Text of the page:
In a second experiment, Celgard®X-20 fibers were coated using similar procedures but instead of quenching the coating in water, it was allowed to dry in air following the conventional coating process. For similar coating and testing conditions, the coated membranes had an oxygen and nitrogen permeance of 53×10-5 and 37×10-5 cm3 /(sec)(cm2)(cm Hg), respectively, once again giving an O2 to N2 selectivity of 1.4. The identical selectivities obtained in the two cases confirm that the quality of the coating formed in the two cases is similar. However, in the process disclosed in this invention, the gas permeances obtained were almost 2.5 times greater than those observed by employing a coating process without a solvent leaching step.
|Cited Patent||Filing date||Publication date||Applicant||Title|
|US4214020 *||Nov 17, 1977||Jul 22, 1980||Monsanto Company||Processes for coating bundles of hollow fiber membranes|
|US4444662 *||Oct 22, 1979||Apr 24, 1984||Applied Membrane Technology, Inc.||Microporous laminate|
|Citing Patent||Filing date||Publication date||Applicant||Title|
|US4826599 *||Jul 10, 1987||May 2, 1989||Union Carbide Corporation||Composite membranes and their manufacture and use|
|US4859535 *||Jun 21, 1988||Aug 22, 1989||Ube Industries, Ltd||Porous hollow-fiber|
|US5085676 *||Dec 4, 1990||Feb 4, 1992||E. I. Du Pont De Nemours And Company||Novel multicomponent fluid separation membranes|
|US5320754 *||Dec 18, 1992||Jun 14, 1994||Hoechst Celanese Corp.||Pan composite membranes|
|US5356461 *||Mar 30, 1993||Oct 18, 1994||Akzo N.V.||Gas separation membrane|
|US5514413 *||Mar 31, 1994||May 7, 1996||Air Products And Chemicals, Inc.||Process for producing composite membranes|
|US5599380 *||Dec 18, 1995||Feb 4, 1997||L'air Liquide, S.A.||Polymeric membrane|
|US5614309 *||May 19, 1992||Mar 25, 1997||Hoechst Celanese Corp.||Coated polypropylene or polyethylene useful for membranes|
|US5759237 *||Jun 14, 1996||Jun 2, 1998||L'air Liquide Societe Anonyme Pour L'etude Et, L'exploitation Des Procedes Georges Claude||Process and system for selective abatement of reactive gases and recovery of perfluorocompound gases|
|US5785741 *||Jun 14, 1996||Jul 28, 1998||L'air Liquide, Societe Anonyme Pour L'etude Et L'exploitation Des Procedes Georges, Claude||Process and system for separation and recovery of perfluorocompound gases|
|US5814127 *||Dec 23, 1996||Sep 29, 1998||American Air Liquide Inc.||Process for recovering CF4 and C2 F6 from a gas|
|US5855647 *||May 15, 1997||Jan 5, 1999||American Air Liquide, Inc.||Process for recovering SF6 from a gas|
|US5858065 *||Jan 16, 1997||Jan 12, 1999||American Air Liquide||Process and system for separation and recovery of perfluorocompound gases|
|US5919285 *||Apr 3, 1998||Jul 6, 1999||American Air Liquide, Inc.||Process and system for separation and recovery of perfluorocompound gases|
|US5968334 *||May 1, 1998||Oct 19, 1999||American Air Liquide Inc.||Process for recovering CF4 and C2 F6 from vent gases of an aluminum production cell|
|US6096114 *||Oct 30, 1998||Aug 1, 2000||American Air Liquide, Inc.||Process for recovering SF6 from a gas|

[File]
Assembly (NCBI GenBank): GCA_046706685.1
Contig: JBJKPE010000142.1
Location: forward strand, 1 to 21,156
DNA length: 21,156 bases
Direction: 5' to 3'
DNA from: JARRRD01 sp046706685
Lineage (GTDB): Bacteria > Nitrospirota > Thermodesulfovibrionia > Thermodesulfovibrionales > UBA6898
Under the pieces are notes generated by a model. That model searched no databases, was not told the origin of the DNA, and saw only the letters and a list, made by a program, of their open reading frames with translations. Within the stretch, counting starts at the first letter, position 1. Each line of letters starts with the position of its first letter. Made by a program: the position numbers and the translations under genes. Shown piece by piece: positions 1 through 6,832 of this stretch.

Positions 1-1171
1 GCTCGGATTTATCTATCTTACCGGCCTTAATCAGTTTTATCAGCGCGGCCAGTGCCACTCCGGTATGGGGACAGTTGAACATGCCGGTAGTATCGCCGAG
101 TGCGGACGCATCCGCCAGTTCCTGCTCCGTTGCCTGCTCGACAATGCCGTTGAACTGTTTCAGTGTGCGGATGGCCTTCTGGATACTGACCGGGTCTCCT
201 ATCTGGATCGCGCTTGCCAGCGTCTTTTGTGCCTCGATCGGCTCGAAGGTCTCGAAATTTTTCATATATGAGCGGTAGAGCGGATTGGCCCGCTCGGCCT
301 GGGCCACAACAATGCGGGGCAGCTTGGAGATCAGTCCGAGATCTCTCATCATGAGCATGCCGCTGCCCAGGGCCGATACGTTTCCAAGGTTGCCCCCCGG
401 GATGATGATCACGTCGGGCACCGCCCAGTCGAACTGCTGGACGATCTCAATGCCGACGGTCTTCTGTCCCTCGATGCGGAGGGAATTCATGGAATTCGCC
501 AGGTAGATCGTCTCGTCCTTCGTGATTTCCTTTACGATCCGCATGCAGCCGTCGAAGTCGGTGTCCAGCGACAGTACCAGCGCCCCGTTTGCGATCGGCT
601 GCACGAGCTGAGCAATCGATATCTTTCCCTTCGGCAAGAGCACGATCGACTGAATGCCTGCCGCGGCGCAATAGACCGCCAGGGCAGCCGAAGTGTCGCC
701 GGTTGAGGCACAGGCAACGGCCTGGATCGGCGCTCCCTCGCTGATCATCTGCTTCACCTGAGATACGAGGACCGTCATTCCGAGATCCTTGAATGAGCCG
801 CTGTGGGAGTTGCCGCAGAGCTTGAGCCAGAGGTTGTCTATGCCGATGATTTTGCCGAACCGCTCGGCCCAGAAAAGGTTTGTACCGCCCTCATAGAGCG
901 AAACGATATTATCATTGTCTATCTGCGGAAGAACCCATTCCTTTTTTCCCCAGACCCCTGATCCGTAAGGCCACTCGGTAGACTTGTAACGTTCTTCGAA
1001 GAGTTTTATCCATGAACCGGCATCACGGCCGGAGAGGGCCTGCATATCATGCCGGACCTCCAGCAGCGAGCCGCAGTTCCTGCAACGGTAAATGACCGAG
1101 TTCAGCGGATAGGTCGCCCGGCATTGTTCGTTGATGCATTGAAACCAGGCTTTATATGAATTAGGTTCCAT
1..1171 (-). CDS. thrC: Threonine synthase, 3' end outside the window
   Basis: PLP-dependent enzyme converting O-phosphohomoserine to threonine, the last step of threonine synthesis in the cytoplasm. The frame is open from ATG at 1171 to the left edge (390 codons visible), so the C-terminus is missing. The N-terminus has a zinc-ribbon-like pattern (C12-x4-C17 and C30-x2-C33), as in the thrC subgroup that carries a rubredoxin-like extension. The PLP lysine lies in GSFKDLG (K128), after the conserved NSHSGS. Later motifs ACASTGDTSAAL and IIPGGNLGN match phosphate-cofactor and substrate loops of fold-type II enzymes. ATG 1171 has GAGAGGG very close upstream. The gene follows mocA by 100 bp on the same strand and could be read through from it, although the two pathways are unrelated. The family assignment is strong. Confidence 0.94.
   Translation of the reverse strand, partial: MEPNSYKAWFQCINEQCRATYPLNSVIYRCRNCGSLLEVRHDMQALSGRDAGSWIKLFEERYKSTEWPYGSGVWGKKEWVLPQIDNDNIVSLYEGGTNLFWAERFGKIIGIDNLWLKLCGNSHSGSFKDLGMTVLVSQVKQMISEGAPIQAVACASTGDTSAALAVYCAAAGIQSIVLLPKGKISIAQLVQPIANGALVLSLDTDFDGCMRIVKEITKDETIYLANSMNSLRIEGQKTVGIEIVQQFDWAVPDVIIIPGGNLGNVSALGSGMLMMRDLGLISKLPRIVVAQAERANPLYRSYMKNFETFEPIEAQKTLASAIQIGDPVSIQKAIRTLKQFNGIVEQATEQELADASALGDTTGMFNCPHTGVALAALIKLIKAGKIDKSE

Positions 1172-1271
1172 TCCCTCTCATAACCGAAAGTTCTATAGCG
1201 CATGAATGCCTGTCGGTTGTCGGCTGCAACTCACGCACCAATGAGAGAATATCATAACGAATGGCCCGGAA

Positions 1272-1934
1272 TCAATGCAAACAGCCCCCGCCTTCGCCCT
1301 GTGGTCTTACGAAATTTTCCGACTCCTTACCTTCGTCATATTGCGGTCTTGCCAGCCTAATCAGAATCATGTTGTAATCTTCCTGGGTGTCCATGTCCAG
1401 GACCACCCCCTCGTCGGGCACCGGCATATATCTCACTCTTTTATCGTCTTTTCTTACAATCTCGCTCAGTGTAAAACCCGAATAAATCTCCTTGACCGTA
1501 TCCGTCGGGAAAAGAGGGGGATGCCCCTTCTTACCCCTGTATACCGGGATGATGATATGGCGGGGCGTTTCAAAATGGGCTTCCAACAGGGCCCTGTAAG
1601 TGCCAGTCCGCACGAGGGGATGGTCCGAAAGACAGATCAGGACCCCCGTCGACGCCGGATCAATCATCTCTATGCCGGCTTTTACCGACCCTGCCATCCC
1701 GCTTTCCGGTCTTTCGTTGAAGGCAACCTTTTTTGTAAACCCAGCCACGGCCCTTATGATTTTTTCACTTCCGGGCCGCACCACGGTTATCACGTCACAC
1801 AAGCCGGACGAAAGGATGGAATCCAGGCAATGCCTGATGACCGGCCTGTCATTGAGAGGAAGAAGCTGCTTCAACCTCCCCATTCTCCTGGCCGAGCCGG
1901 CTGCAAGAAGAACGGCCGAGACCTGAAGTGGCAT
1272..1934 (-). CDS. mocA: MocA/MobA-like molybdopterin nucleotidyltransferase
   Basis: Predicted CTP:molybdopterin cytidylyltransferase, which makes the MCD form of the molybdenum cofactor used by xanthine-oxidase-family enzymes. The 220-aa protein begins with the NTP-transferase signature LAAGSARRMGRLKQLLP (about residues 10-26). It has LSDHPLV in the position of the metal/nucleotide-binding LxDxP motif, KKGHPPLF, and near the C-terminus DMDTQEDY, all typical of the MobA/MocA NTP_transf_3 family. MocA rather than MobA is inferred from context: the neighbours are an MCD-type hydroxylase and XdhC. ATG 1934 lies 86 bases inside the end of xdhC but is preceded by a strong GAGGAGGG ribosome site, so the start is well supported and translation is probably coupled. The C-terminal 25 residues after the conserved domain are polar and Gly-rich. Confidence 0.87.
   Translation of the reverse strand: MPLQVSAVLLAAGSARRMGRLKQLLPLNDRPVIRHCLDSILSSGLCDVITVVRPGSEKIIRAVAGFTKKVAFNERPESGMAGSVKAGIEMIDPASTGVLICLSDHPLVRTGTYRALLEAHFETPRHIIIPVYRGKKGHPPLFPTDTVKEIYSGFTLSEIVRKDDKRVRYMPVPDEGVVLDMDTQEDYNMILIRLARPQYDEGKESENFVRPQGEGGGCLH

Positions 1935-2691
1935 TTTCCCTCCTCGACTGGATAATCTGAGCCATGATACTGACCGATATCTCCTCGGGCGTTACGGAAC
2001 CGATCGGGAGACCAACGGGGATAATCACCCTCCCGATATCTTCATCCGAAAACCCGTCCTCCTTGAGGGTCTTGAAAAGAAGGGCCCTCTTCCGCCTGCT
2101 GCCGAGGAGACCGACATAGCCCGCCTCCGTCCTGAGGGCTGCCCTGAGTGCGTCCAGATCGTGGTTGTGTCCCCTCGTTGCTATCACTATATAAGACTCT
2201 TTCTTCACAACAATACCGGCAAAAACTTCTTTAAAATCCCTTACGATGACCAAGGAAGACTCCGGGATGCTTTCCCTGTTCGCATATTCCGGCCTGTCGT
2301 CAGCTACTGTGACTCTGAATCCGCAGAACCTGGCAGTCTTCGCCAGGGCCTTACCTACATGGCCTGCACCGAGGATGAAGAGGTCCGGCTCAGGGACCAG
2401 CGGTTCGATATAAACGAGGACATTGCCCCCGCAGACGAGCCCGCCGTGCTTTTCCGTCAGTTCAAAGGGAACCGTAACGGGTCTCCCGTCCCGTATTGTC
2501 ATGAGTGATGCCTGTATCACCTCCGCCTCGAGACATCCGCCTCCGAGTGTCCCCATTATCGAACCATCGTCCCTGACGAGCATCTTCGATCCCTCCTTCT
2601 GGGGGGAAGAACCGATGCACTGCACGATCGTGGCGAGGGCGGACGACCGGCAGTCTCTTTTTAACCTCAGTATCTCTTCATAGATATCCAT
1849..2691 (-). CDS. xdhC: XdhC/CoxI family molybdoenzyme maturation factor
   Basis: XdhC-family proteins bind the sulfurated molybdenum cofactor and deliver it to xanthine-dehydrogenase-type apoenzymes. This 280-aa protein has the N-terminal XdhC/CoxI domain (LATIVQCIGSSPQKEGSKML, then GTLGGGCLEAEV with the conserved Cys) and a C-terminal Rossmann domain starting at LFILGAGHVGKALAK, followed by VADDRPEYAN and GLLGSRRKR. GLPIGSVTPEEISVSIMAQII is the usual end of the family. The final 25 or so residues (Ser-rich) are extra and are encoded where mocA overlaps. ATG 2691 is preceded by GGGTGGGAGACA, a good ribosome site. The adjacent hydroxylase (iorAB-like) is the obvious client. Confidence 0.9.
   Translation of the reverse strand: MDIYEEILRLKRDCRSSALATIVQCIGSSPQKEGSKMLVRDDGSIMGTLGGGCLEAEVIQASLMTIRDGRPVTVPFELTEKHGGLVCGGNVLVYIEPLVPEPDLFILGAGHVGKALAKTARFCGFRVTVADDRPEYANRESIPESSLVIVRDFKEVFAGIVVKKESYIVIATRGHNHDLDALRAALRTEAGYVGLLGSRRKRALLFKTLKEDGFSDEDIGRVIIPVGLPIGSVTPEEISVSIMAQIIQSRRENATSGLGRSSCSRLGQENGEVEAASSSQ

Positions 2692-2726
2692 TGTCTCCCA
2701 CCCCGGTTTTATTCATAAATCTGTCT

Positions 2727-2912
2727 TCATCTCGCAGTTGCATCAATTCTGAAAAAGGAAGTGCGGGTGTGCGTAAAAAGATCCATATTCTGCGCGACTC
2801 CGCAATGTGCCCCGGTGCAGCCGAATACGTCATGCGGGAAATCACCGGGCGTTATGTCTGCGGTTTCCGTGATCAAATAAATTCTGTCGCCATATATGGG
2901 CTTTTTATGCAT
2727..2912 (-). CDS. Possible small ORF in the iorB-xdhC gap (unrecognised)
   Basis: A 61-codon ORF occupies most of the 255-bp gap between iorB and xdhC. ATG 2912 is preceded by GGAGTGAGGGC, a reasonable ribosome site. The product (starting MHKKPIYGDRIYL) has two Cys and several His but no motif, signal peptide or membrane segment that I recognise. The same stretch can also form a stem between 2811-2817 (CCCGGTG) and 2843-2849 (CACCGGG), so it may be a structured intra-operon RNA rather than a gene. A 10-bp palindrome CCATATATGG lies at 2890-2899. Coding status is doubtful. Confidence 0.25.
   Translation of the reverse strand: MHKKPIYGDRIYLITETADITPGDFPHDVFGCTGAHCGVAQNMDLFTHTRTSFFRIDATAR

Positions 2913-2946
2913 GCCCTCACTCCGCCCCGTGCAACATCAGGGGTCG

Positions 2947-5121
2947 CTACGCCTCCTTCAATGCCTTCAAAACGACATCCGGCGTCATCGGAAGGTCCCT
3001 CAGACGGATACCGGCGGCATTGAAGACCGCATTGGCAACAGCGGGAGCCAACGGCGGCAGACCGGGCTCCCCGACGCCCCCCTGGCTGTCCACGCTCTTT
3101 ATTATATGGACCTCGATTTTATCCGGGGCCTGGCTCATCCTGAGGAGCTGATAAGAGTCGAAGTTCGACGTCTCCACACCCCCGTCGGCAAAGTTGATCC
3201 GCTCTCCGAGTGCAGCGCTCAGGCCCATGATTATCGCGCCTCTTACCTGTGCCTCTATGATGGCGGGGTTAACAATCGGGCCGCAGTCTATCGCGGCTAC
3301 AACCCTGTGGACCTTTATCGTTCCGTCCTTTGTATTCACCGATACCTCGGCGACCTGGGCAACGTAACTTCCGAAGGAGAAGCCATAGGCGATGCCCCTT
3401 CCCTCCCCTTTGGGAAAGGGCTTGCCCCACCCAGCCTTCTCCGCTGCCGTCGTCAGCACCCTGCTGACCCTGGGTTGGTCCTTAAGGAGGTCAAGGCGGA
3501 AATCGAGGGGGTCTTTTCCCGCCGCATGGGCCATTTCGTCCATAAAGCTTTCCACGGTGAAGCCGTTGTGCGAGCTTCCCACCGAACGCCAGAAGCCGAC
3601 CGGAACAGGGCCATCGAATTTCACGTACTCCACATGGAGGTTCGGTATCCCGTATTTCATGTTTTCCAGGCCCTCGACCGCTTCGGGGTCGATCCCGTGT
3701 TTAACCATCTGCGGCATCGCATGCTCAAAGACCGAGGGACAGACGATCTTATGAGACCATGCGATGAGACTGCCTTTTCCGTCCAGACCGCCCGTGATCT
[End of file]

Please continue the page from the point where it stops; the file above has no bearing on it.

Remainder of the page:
|US6187077||Apr 17, 1998||Feb 13, 2001||American Air Liquide Inc.||Separation of CF4 and C2F6 from a perfluorocompound mixture|
|US6214089 *||Jul 21, 1998||Apr 10, 2001||American Air Liquide, Inc.||Process and system for separation and recovery of perfluorocompound gases|
|US6224677||Jul 12, 1996||May 1, 2001||Teisan Kabushiki Kaisha||Gas recovery unit utilizing dual use of gas|
|US6254666||Mar 28, 2000||Jul 3, 2001||L'air Liquide, Societe Anonyme Pour L'etude Et L'exploitation Des Procedes Georges Claude||Process and system for separation and recovery of perfluorocompound gases|
|US6312502 *||Apr 23, 1999||Nov 6, 2001||L'air Liquide, Societe Anonyme Pour L'etude Et L'exploitation Des Procedes Georges Claude||Process and system for separation and recovery of perfluorocompound gases|
|US6444011||Jan 25, 2001||Sep 3, 2002||American Air Liqide, Inc.||Process and system for separation and recovery of perfluorocompound gases|
|US6497747||Sep 24, 1999||Dec 24, 2002||Praxair Technology, Inc.||Production and use of improved polyimide separation membranes|
|US6605133||Apr 23, 1999||Aug 12, 2003||L'air Liquide - Societe Anonyme A' Directoire Et Conseil De Surveillance Pour L'etude Et L'exploitation Des Procedes Georges Claude||Process and system for separation and recovery of perfluorocompound gases|
|US6688477||May 3, 2001||Feb 10, 2004||Air Products And Chemicals, Inc.||Composite membranes|
|EP0482171A1 *||Apr 29, 1991||Apr 29, 1992||Millipore Corporation||Membrane for isolating virus from solution|
|EP0674938A1 *||Mar 31, 1995||Oct 4, 1995||PERMEA, Inc.||Process for producing composite membranes|
|WO2015102291A1 *||Dec 24, 2014||Jul 9, 2015||코오롱인더스트리 주식회사||Composite hollow fiber membrane and method for manufacturing same|
|U.S. Classification||427/175, 427/354, 427/245, 55/524, 427/393.5, 96/10, 427/434.7, 427/177|
|International Classification||B01D69/08, B01D53/22, B05D7/02, D06M15/00, B05D7/20, B01D69/12|
|Cooperative Classification||B01D69/12, B01D69/08|
|European Classification||B01D69/08, B01D69/12|
|Jun 11, 1987||AS||Assignment|
Owner name: AIR PRODUCTS AND CHEMICALS, INC., P.O. BOX 538, AL
Free format text: ASSIGNMENT OF ASSIGNORS INTEREST.;ASSIGNOR:PURI, PUSHPINDER S.;REEL/FRAME:004727/0669
Effective date: 19870610
Owner name: AIR PRODUCTS AND CHEMICALS, INC., A CORP OF DE,PEN
Free format text: ASSIGNMENT OF ASSIGNORS INTEREST;ASSIGNOR:PURI, PUSHPINDER S.;REEL/FRAME:004727/0669
Effective date: 19870610
|Oct 21, 1991||FPAY||Fee payment|
Year of fee payment: 4
|Nov 6, 1995||FPAY||Fee payment|
Year of fee payment: 8
|Nov 5, 1999||FPAY||Fee payment|
Year of fee payment: 12